Book of Abstracts: Albany 2005
Model of a Pseudoknot Structure with a Triple-helical Stem from the Telomerase RNA of Kluyveromyces lactis
Telomerase RNA is a part of a ribonucleoprotein complex, responsible for the maintenance of telomeres, ends of linear chromosomes. Telomerase RNA in budding yeasts is much longer and has a less conserved sequence than in vertebrates; its secondary structure is still an active area of research (1-4). Analysis of telomerase RNA sequences of six Kluyveromyces budding yeast species revealed a conserved pseudoknot structure essential for the telomerase function (5). Here we present a computer model for the pseudoknot of the K. lactis telomerase RNA, calculated with the miniCarlo program (6). An unusual feature of this pseudoknot is a triple-helical stem, where uridines from the third strand are located in the major groove of the duplex and form Hoogsteen hydrogen bonds with adenines of the duplex. This arrangement is similar to the classical major groove RNA triple helix (7) and not to the more commonly found minor groove triplex motifs of RNA pseudoknots (e.g., (8)). This model of the K. lactis telomerase RNA pseudoknot is confirmed by in vitro gel mobility assays and by a set of designed mutations in vivo, in particular, mutations on all three strands of the triple-helical stem. The K. lactis pseudoknot will be compared with the results of modeling studies for telomerase RNA of other organisms, which are currently in progress, and with the recently solved NMR structure of the human telomerase RNA pseudoknot (9).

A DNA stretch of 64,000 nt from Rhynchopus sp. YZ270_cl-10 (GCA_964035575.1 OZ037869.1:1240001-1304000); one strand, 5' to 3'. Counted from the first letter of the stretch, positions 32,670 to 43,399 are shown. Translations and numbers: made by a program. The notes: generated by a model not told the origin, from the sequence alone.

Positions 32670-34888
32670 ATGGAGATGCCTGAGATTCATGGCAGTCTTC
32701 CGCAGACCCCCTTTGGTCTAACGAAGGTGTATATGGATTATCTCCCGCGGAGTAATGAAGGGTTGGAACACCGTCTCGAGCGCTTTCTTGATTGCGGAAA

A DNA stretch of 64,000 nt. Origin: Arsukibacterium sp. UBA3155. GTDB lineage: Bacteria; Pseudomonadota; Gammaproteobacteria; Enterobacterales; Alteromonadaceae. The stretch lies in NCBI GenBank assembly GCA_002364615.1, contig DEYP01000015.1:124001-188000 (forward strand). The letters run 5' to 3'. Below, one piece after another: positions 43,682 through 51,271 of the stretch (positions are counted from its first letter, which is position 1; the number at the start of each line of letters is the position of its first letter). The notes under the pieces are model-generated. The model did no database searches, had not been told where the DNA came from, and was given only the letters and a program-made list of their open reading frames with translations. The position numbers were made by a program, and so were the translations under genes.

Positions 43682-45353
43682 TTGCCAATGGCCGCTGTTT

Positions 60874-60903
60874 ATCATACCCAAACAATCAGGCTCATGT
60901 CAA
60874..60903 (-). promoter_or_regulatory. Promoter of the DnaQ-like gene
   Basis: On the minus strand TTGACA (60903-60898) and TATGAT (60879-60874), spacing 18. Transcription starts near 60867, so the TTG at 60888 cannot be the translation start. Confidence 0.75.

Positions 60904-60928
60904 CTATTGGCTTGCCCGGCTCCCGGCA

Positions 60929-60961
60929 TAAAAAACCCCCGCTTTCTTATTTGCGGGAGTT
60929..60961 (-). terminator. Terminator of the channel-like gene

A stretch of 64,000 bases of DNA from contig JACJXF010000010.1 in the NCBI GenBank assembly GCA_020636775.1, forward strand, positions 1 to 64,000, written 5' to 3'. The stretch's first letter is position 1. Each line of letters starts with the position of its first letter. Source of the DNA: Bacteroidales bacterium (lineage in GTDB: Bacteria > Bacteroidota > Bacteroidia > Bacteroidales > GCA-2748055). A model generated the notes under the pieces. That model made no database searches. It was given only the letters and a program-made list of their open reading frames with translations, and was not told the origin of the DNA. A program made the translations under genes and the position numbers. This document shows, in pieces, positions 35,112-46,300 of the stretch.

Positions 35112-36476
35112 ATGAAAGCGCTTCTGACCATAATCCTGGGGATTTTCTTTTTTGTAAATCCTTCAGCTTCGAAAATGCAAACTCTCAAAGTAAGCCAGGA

References and Footnotes
Nikolai B. Ulyanov1*
1University of California